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    the plant you are describing is also called a moon flower, because of the time of evening it starts to open. it is NOT A 4oclock, those are multi colored and have a completely different leaf. the 8 oclock does look like a very happy dandelion. i have several in my garden and i have shared them with neighbors. they are bountiful. it's a joy to go outside at dusk and watch them shiver and shake and OPEN. i have no idea what the correct botanical name is. but as i said i was first introduced to them as moon flowers, and they show no resemblance to the big white moon flowers.
     
  14. Jjci1477

    Jjci1477 Member

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    I have been looking for these forever, can you help me get some?
    Cheryl Whitman
     
  15. Eric La Fountaine

    Eric La Fountaine Rising Contributor UBC Botanical Garden Forums Administrator Forums Moderator 10 Years of Activity

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    This is a very old thread, but it seems the question was never resolved. I think the Plant in question is some type of Oenothera. These are usually yellow, but do come in other colours, pink at least. The fragile flowers open in the evening and can be quite pleasantly fragrant.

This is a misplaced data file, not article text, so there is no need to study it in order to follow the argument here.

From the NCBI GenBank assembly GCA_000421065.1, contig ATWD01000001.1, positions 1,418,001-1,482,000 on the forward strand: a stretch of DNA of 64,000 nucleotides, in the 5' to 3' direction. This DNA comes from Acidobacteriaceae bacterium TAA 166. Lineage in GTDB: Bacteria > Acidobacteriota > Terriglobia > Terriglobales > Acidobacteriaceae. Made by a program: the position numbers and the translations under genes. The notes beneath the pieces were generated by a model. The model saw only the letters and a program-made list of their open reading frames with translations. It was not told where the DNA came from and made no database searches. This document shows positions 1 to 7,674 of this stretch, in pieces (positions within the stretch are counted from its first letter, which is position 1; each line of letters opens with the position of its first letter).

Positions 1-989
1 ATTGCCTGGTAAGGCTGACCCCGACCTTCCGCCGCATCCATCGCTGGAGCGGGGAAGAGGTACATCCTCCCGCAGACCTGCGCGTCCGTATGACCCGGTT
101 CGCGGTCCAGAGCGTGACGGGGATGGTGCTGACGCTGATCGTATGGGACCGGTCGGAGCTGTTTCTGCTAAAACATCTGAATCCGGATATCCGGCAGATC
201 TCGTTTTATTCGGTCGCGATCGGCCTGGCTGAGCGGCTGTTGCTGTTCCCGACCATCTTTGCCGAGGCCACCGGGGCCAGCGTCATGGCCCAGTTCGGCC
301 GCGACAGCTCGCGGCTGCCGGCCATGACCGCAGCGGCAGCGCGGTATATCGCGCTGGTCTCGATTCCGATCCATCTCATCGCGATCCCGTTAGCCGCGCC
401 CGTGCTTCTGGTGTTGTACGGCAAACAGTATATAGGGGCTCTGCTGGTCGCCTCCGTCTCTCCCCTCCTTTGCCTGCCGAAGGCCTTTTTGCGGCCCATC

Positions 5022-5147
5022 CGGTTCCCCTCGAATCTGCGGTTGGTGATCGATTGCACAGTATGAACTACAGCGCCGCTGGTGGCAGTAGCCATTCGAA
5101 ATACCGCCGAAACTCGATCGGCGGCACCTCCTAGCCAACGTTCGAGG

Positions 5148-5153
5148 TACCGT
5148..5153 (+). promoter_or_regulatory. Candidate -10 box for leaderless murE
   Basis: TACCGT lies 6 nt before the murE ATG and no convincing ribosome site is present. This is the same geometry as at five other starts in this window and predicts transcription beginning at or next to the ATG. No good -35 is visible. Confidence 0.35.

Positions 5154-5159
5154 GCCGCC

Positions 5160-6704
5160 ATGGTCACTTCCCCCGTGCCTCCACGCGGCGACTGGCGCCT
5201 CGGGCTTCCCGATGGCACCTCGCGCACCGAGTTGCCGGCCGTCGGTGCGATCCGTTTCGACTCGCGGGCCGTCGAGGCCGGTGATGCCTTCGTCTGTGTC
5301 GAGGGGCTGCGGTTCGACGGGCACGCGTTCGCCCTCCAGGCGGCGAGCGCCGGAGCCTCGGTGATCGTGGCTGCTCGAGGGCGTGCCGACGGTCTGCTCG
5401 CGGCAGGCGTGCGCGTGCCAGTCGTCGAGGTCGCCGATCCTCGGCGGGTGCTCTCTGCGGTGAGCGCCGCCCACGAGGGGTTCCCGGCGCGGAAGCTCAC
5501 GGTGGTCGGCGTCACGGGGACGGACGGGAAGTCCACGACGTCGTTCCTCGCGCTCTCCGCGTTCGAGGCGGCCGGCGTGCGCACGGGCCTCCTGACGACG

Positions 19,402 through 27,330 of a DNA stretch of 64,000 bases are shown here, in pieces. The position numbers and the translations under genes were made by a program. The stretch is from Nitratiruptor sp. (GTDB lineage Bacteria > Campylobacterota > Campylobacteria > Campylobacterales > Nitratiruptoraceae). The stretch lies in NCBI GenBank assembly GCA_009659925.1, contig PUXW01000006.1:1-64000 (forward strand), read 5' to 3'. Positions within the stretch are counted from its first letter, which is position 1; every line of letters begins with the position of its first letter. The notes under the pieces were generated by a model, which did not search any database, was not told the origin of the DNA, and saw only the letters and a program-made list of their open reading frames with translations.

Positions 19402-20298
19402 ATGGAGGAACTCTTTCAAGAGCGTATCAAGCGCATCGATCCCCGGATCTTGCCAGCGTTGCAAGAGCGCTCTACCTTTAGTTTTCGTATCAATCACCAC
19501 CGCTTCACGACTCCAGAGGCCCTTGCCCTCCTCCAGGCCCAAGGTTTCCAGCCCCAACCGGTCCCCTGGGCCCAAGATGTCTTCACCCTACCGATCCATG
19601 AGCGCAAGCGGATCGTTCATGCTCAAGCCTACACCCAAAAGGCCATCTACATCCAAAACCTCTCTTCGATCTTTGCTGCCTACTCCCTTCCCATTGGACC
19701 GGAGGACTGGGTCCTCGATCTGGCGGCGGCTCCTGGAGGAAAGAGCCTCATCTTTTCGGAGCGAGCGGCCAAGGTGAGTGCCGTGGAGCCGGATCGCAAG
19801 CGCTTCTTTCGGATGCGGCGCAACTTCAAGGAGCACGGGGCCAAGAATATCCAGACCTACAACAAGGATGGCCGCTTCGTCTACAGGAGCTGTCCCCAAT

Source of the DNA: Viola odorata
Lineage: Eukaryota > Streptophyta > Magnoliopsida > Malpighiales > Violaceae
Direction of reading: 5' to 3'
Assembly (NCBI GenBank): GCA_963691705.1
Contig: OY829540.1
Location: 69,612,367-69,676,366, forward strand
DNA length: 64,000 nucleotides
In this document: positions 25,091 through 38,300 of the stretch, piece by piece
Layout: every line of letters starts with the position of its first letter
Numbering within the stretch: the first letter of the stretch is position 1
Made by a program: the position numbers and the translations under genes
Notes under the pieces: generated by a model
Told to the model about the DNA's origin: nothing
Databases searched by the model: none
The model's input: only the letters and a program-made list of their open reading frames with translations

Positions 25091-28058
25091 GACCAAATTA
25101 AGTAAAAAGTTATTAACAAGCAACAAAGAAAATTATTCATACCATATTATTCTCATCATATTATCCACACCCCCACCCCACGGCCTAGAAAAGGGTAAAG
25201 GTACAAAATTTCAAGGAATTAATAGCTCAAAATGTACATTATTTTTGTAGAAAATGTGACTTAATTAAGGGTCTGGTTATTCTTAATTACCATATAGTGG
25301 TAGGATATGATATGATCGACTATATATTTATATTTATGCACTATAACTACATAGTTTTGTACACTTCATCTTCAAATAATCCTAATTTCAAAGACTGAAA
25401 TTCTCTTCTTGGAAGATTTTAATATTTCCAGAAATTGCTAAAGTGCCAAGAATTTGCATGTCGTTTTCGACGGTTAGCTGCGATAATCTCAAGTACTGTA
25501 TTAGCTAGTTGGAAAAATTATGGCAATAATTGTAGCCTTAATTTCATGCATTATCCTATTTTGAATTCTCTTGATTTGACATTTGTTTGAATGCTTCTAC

16. Francine

    Francine New Member

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    Hello,
    The person who shared that the plant had leaves like a dandelion immediately helped me identify the plant they were speaking of:
    Oenothera triloba
    Stemless Evening Primrose
    I bought seeds from hardyplants.com
     
  17. greatlady2know

    greatlady2know New Member

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    I believe the plants most of you are referring to are called Eight O'clock Primrose. They do get to be 2-3 ft tall, leaves look like a dandelion when they first begin to come up. With day light savings time they don't bloom until closer to 9 however. The flowers are only yellow, as 4 or 5 o'clocks are many different colors and stay lower to the ground. It is almost magical to watch the blossom push it's way out of the "skin" that surrounds the blossom. There are only 4 petals on the flower as it quickly unfurls to lay open flat. By morning the blossoms do die. And yes, it is so surprising to see how quickly they open that I, too, have had people stand in my yard to watch them open in the evening. If you find some one with a plant, ask for some of the seeds, as they germinate the following year quite well. Enjoy!!